16. savvy9999 says:

    What I find hard to believe is that this result was from a jury trial. In America!

    C’mon, O.J., time for lunch.

  17. MonkeyMonk says:

    If I interpreted the verdict correctly, she was not fined for “stealing” the song, she was fined for sharing the song on her Kazaa account and thus allowing it to be distributed for free. I guess the jury assumed that 9,250 people on average might have downloaded the song from her.

    Regardless, I still think the RIAA are a bunch of bloodsucking asshats.

  18. ry81984 says:

    Is there a list of the names of the jury?

    Those people have become the worst people in the world today!!!!

    We need their emails and address and send them thousands of letters telling them how dumb they are to screw over a woman who did nothing wrong.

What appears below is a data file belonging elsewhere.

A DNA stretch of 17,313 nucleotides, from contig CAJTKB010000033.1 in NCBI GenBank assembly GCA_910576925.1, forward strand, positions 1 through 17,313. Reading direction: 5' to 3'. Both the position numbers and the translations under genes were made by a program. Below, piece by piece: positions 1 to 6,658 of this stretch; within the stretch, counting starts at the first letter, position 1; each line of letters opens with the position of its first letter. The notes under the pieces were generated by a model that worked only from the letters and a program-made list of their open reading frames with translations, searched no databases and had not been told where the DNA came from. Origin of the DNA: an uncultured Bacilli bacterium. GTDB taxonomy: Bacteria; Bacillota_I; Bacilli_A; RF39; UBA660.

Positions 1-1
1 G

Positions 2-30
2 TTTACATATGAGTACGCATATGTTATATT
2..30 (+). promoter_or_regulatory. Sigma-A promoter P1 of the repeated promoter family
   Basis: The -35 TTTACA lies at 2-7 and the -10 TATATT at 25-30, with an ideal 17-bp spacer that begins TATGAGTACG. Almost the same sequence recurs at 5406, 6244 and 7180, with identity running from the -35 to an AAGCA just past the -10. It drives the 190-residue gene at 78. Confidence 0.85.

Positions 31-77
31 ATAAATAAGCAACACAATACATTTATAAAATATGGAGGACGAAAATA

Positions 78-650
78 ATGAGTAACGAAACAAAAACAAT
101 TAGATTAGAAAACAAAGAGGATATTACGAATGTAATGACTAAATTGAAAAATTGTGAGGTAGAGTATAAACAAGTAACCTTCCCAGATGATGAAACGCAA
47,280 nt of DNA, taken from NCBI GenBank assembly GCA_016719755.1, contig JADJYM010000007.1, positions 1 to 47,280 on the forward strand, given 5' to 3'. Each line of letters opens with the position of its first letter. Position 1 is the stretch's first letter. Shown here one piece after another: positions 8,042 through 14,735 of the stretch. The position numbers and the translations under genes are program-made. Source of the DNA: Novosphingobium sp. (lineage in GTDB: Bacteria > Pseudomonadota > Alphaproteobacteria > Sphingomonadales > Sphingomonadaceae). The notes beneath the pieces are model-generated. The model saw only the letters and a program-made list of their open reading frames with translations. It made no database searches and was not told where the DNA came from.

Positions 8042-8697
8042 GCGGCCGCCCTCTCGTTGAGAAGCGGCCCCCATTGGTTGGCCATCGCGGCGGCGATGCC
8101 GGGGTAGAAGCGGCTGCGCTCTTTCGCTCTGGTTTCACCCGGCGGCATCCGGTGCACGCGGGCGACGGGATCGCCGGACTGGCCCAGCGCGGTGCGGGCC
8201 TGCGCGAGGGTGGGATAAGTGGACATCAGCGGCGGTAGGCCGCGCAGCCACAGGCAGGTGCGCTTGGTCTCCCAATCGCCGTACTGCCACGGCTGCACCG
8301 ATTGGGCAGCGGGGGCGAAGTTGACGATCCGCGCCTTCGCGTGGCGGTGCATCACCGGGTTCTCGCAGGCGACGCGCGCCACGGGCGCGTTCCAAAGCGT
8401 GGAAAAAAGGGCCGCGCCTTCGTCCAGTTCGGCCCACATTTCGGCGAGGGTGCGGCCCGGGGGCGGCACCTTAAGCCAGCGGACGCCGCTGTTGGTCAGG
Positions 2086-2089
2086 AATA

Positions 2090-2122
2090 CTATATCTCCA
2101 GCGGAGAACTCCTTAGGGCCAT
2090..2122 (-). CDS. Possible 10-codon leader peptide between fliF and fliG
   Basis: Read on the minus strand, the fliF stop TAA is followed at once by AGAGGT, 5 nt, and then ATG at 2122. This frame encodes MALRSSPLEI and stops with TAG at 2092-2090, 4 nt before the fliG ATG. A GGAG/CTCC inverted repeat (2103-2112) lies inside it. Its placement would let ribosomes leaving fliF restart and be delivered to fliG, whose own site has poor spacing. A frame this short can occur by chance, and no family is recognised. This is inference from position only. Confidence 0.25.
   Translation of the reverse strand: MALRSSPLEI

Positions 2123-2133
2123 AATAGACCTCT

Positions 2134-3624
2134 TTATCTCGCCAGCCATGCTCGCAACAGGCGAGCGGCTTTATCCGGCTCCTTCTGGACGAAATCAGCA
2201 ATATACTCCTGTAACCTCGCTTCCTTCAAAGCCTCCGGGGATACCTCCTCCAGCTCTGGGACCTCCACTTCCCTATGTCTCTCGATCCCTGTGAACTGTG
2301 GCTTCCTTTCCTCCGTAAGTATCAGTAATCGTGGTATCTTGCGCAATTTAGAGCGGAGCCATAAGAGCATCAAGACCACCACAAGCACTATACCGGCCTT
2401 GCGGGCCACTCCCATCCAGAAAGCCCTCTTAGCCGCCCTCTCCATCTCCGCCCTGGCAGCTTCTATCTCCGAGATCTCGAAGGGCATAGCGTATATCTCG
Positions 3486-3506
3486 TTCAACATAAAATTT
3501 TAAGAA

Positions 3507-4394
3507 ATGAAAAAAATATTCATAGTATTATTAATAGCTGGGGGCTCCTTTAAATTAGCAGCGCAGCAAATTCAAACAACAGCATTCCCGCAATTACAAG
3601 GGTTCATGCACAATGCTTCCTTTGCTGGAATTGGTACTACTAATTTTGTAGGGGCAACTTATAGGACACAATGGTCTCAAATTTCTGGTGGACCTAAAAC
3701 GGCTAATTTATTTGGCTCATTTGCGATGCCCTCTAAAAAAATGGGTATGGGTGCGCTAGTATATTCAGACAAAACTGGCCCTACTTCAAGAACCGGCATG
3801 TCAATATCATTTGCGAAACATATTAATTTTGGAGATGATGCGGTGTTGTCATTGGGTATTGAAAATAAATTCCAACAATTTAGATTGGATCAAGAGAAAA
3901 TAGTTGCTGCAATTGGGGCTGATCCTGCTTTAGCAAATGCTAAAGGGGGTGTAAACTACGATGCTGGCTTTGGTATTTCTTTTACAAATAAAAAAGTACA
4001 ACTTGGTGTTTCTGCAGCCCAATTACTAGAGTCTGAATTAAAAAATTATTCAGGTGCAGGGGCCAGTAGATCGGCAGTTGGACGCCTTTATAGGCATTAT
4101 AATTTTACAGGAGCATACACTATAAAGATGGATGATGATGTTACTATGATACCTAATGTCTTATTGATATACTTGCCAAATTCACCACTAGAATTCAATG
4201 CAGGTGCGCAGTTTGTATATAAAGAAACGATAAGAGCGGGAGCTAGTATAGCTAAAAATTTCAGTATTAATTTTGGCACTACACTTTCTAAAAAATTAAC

19. Instigator says:

    @topgun: That would be expecting way too much. Children don’t have a powerful industry working in their interests.

  20. MeOhMy says:

    Let’s hope it washes out as a classic Pyrrhic Victory.

  21. Trai_Dep says:

    The press coverage of this is a bit simplistic. One of the things that sunk this case was the woman replaced her hard drive a month after receiving her RIAA notice. Then lying that she replaced it a year later. The RIAA lawyers were able to point out this is fishy, and the jury bought it.

    Also, the jury only had one member that ever downloaded music (legit or not). And had several members that didn’t even have a computer.

    So, odds are quite good that the next jury trial won’t go as well for the RIAA.